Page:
Thrombocytopenia in pregnancy

A normal uncomplicated pregnancy is associated with a platelet count in the normal range though up to 10% of normal deliveries may be associ-36 ated with mild thrombocytopenia (>100 x 109/L). Detection of thrombocytopenia in a pregnant patient requires consideration not only of the diagnoses listed in the previous section but also the conditions associated with pregnancy which cause thrombocytopenia. An additional important consideration is the possible effect on the fetus and its delivery.

If thrombocytopenia is detected late in pregnancy, most women will have a platelet count result from the booking visit (at 10-12 weeks) for comparison. Mild thrombocytopenia (100-150 x 109/L) detected for the first time during an uncomplicated pregnancy is not associated with any risk to the fetus nor does it require special obstetric intervention other than hospital delivery.

Non-immune thrombocytopenia

• Thrombocytopenia may develop in association with pregnancy-induced hypertension, pre-eclampsia or eclampsia. Successful treatment of hypertension may be associated with improvement in thrombocytopenia which is believed to be due to consumption. Treatment of hypertension, pre-eclampsia or eclampsia may necessitate delivery of the fetus who is not at risk of thrombocytopenia.

HELLP syndrome (haemolysis, elevated liver enzymes and low platelets) may occur in pregnancy.

• A number of obstetric complications, notably retention of a dead fetus, abruptio placentae and amniotic fluid embolism, are associated with DIC (M p512).

Immune thrombocytopenia may occur in pregnancy and women with chronic ITP may become pregnant. Therapeutic considerations must include an assessment of the risk to the fetus of transplacental passage of antiplatelet antibody causing fetal thrombocytopenia and a risk of haemorrhage before or during delivery. There is no reliable parameter for the assessment of fetal risk which, although relatively low, is most significant in women with pre-existing chronic ITP. Note: the severity of the mother's ITP has no bearing on the fetal platelet count.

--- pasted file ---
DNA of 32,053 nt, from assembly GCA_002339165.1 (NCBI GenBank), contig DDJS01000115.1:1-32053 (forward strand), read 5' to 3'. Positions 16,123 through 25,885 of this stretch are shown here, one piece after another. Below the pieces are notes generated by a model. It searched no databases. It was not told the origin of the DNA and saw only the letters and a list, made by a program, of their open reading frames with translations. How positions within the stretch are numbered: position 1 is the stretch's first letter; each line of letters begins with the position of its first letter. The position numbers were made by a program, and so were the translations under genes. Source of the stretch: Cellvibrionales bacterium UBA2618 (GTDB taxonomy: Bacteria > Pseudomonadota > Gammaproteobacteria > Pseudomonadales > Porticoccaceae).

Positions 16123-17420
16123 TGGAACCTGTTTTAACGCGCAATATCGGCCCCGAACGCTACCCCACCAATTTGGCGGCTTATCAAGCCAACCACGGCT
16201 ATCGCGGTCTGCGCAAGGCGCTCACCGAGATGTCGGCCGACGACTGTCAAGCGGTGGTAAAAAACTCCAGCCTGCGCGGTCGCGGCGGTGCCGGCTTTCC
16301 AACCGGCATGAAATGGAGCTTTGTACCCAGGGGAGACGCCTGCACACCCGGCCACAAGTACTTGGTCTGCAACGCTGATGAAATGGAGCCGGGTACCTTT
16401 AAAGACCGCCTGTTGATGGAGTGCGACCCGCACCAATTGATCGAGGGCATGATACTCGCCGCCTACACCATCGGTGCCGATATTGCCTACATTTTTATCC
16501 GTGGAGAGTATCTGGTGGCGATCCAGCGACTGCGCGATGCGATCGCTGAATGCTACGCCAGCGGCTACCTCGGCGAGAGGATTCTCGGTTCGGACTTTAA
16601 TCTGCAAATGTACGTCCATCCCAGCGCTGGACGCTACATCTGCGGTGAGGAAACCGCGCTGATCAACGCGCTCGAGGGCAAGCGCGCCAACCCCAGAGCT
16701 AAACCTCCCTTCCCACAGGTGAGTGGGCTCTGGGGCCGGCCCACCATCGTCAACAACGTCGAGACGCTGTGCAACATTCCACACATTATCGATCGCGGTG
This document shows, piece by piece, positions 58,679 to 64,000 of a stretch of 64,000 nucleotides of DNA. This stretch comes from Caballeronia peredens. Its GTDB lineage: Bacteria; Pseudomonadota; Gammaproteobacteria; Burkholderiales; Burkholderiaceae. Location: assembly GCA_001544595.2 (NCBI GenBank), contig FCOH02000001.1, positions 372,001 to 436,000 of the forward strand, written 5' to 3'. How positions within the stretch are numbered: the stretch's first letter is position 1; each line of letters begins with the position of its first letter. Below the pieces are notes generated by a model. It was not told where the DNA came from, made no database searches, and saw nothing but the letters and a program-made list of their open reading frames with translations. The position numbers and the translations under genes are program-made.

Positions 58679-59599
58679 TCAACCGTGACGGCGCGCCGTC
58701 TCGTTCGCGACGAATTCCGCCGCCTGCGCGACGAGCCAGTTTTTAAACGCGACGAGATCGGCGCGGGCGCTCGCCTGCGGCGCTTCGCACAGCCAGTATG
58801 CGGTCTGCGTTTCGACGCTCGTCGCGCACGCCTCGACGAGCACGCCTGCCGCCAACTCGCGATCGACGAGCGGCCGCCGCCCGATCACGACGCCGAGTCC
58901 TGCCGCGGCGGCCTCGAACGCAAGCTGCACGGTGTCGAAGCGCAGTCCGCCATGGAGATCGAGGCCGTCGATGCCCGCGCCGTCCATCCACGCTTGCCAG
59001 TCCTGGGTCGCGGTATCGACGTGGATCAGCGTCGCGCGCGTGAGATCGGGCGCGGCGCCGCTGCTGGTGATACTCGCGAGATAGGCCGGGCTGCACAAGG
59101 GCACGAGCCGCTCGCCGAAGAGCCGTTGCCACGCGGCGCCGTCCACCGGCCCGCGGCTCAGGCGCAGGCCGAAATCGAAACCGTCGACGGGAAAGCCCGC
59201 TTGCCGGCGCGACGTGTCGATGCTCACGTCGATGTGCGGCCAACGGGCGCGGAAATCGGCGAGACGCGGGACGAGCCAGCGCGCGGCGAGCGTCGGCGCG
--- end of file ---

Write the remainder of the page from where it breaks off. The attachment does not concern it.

Women with a platelet count <20 x 109/L due to ITP should receive standard prednisolone therapy or IVIg (ffl p388). If prednisolone fails or is contraindicated, IVIg should be administered and may need to be repeated at 3 week intervals. Splenectomy should be avoided (high rate of fetal loss). Enthusiasm has waned for assessing the fetal platelet count during pregnancy by cordocentesis followed by platelet transfusion. Fetal scalp sampling in early labour is unreliable and hazardous. Delivery should occur in an obstetric unit with paediatric support and the neonate's platelet count should be monitored for several days as delayed falls in the platelet count occur.

BCSH Guidelines (2003) Guidelines for the investigation and management of idiopathic thrombocytopenic purpura in adults, children and in pregnancy. Br J Haematol, 120, 574-596.

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